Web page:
Friday

Author Spotlight: A. Manette Ansay

So I headed to my local independent book store for a reading of A. Manette Ansay's newest book Good Things I Wish You last week. Manette is a South Florida resident so there was a packed room full of her students and friends and she even brought her little daughter and their friends to help. She explained a lot about how she went about researching her book and also how long it took her to write it. I love all that insider info. Although I still haven't read her newest title, I am a fan of Vinegar Hill so I took that one with me for her to sign. Here are some pics of the event:

Manette was super nice and did a fab job with her reading as well as giving us all those tidbits that we like to hear about - what went into writing her book and so forth. I, for one was intrigued and have now placed it on my TBR list (so what's new? right?). That's her little girl on her lap and her friend between Manette and I.

Here is a quick synopsis of Good Things I Wish You:

The acclaimed author of Vinegar Hill returns with a story of two unlikely romances—one historical, the other modern-day—separated by thousands of miles and well over a century.

Battling feelings of loss and apathy in the wake of a painful divorce, novelist Jeanette struggles to complete a book about the long-term relationship between Clara Schumann, a celebrated pianist and the wife of the composer Robert Schumann, and her husband's protégé, the handsome young composer Johannes Brahms. Although this legendary love triangle has been studied exhaustively, Jeanette—herself a gifted pianist—wonders about the enduring nature of Clara and Johannes's lifelong attachment. Were they just "best friends," as both steadfastly claimed? Or was the relationship complicated by desires that may or may not have been consummated?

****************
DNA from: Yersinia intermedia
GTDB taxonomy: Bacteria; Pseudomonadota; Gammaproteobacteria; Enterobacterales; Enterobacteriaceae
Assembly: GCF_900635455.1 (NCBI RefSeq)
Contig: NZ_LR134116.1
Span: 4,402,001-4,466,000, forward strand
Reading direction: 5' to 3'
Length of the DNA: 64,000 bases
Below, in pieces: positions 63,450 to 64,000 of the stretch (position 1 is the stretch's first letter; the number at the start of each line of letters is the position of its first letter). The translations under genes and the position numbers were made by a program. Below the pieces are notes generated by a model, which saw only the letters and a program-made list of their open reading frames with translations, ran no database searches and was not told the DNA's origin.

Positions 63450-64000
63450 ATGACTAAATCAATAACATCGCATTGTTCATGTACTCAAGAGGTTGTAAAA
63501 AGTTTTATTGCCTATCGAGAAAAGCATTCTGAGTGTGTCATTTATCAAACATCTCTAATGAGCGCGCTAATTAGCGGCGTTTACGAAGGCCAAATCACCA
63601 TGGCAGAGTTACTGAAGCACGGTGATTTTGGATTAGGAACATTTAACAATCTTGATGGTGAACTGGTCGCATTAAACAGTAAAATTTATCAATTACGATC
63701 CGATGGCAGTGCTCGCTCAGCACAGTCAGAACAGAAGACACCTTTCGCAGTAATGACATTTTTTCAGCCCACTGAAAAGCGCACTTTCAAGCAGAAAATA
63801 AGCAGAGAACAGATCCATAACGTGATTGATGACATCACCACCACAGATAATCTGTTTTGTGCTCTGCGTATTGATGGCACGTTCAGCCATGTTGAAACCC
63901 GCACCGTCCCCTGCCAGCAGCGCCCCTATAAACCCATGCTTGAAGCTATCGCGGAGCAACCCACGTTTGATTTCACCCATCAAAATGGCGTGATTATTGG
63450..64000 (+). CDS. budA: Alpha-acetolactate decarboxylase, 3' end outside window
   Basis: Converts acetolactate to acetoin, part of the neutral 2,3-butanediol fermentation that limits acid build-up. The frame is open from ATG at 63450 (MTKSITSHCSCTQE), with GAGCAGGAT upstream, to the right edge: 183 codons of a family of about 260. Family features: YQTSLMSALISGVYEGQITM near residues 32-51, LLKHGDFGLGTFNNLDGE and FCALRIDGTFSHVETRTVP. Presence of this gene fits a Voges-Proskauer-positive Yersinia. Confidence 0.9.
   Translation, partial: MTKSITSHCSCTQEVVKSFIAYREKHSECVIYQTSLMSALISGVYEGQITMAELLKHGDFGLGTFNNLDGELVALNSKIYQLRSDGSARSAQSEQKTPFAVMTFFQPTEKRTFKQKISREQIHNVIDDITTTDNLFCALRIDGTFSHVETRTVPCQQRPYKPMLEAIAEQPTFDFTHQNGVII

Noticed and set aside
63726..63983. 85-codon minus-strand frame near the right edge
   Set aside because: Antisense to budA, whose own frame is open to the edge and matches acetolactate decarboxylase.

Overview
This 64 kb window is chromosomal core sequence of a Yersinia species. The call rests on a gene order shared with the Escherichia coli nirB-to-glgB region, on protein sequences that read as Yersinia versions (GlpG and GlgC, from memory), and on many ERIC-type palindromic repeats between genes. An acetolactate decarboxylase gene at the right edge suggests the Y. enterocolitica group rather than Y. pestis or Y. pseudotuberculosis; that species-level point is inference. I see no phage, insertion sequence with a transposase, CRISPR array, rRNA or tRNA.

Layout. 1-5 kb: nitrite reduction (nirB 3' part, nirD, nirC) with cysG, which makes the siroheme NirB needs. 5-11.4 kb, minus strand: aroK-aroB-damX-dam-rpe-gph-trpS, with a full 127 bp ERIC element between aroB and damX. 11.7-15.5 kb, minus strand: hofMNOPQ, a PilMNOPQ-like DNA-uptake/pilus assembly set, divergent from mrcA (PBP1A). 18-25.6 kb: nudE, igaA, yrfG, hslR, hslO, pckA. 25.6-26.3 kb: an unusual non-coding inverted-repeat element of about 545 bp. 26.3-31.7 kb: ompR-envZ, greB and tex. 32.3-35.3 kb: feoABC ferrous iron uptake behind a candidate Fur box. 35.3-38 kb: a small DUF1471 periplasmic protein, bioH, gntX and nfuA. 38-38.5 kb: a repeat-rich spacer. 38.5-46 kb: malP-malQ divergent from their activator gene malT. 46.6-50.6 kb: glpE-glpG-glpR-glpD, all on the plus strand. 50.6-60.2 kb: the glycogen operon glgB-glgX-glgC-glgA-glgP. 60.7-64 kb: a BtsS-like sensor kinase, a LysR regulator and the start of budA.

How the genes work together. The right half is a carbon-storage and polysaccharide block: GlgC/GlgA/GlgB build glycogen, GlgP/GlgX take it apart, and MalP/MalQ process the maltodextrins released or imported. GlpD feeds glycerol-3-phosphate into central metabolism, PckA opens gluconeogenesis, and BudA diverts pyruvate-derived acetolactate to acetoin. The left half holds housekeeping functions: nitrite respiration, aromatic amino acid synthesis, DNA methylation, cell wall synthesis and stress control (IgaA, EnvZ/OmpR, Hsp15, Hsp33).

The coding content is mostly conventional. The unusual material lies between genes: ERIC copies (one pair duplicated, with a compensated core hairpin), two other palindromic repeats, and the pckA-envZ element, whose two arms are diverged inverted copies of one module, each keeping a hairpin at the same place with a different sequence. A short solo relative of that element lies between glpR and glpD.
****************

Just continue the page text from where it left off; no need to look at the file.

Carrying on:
Through a chance encounter, Jeanette meets Hart, a mysterious, worldly entrepreneur who is a native of Clara's birthplace, Leipzig, Germany. Hart's casual help with translations quickly blossoms into something more. There are things about men and women, he insists, that do not change. The two embark on a whirlwind emotional journey that leads Jeanette across Germany and Switzerland to a crossroads similar to that faced by Clara Schumann—also a mother, also an artist—more than a century earlier.

Accompanied by photographs, sketches, and notes from past and present, A. Manette Ansay's original blend of fiction and history captures the timeless nature of love and friendship between women and men.

2 comments:

Mary said...

That's so great you got to her reading! She grew up not too far from where I live and had a reading in mid-July at an Indie near me. I had 3 conflicts that evening and wasn't able to see her. I'm very intrigued by the new book. I majored in music (piano) in college so I'm familiar with both Shumann and Brahms. Sounds like a great story! Nice pics, too : )

Juju said...

Great pictures!

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